When talking aerospace sensors, ‘analogue’ or ‘digital’ become hardly necessary, being simply a matter of method of operation, and that it is the underlying physical principles which are all-important.
Classification of sensors – In discussing Torque Sensor one has to decide if you should classify them in accordance with the physical property they utilize (like piezoelectric, photovoltaic, etc.) or in accordance with the function they perform (like measurement of length, temperature, etc.). Within the former case one can present a reasonably integrated take a look at the sensing process, yet it is a little disconcerting when one wishes to compare the merits of, say, two kinds of temperature sensors, if one must look over separate sections on resistive, thermoelectric and semiconductor devices to help make the comparison.
Alternatively, to attempt to differentiate devices by function often tends to be an extremely boring catalogue of numerous unrelated devices. What is important about them is signals are transformed from a single form to another. Additionally it is easy to discuss sensors from your functional viewpoint, under headings like length, temperature, etc., ideal for somebody that actually would like to select or use a sensor for the application rather than just read around the subject.
The words ‘sensors’ and ‘transducers’ are both popular within the description of measurement systems. The former is popular in the united states whereas the latter is much more often found in Europe. Deciding on a words in science is rather important. In recent years we have seen a propensity to coin new words or even to misuse (or misspell) existing words, and this may lead to considerable ambiguity and misunderstanding, and is likely to diminish the preciseness from the language. The issue has become very apparent in the computer and microprocessor areas, where preciseness is particularly important, and can seriously confuse persons entering the topic.
The term ‘sensor’ is derived from sentire, meaning ‘to perceive’ and Compression Load Cell is from transducere meaning ‘to lead across’. A dictionary definition Chambers 20th Century) of ‘sensor’ is ‘a device that detects a big difference in a physical stimulus and turns it right into a signal which is often measured or recorded’; a corresponding definition of ‘transducer’ is ‘a device that transfers power from a single system to a different inside the same or in different form’.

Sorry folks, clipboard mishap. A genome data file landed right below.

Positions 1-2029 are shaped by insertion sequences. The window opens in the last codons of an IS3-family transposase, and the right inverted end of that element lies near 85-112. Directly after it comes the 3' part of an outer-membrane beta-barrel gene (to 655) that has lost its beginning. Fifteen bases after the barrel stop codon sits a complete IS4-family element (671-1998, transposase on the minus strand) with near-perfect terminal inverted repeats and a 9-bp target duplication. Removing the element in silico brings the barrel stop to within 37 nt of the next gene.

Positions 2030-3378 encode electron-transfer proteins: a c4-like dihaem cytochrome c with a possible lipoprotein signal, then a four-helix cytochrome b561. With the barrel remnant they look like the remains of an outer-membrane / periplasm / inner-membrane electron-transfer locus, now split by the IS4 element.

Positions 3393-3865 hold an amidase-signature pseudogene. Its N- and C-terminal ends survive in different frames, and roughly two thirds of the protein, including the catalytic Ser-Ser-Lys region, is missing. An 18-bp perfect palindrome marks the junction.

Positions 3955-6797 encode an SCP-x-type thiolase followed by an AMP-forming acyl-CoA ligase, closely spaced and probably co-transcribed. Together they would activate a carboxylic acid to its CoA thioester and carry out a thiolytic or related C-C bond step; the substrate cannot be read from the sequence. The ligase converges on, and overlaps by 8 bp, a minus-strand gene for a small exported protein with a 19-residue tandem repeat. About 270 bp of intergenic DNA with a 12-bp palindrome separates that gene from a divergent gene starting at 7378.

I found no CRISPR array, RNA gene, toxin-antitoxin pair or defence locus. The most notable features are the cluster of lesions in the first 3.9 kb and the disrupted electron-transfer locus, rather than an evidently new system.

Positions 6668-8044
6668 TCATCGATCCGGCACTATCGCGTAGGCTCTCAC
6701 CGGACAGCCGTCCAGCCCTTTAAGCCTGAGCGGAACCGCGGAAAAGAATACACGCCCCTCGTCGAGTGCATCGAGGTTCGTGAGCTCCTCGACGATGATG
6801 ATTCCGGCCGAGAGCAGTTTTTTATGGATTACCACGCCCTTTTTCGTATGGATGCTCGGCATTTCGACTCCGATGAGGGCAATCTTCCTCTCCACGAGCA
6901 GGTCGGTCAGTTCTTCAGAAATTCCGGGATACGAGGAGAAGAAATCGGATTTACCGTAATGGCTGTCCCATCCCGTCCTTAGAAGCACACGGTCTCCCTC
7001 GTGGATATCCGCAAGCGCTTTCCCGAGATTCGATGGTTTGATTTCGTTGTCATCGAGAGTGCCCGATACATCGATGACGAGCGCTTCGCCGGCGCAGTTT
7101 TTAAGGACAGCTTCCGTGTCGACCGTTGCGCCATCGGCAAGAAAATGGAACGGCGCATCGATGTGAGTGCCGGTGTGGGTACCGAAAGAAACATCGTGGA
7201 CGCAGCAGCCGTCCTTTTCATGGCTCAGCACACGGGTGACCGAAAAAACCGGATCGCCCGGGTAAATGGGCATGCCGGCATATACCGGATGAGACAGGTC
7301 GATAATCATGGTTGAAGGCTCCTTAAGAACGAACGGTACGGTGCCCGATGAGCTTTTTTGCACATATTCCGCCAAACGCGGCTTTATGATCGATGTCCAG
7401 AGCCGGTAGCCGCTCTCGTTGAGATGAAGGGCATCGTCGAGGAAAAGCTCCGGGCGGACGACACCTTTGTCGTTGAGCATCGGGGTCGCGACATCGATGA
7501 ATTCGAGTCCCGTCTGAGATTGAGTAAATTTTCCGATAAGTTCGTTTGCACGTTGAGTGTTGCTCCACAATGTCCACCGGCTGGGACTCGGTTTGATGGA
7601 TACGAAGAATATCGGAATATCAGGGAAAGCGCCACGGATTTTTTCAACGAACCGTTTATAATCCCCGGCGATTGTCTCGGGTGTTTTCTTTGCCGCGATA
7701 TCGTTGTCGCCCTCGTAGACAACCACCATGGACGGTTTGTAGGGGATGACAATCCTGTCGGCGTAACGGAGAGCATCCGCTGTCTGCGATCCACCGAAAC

A sensible distinction is to use ‘sensor’ for your sensing element itself, and ‘transducer’ for that sensing element plus any associated circuitry. For example, thermistors are sensors, because they respond to a stimulus (changes its resistance with temperature), only become transducers when connected in a bridge circuit to transform alternation in resistance to alternation in voltage, since the complete circuit then transduces through the thermal towards the electrical domain. A solar cell is both a sensor and a transducer, as it responds to some stimulus (generates a current or voltage in reaction to radiation) as well as transducer through the radiant to the electrical domain. It will not require any associated circuitry, though in practice an amplifier would usually be used. All transducers thus have a sensor, and lots of (though not every) sensors can also be transducers.
The difference is pretty small, and the moment one actually utilizes a sensor (by applying power to it) it might be 3 Axis Load Cell. An appealing classification of devices can be achieved by considering the oygoqj forms of energy or signal transfer.
The term ‘actuate’ means ‘to put into, or incite to, action’ and actuators are devices that make the display or observable output in a measurement system for instance a light-emitting diode (LED) or moving coil meter. They may be obviously transducers utilized for output purposes, since they transduce from one domain to another (ie. electrical to radiant for LEDs).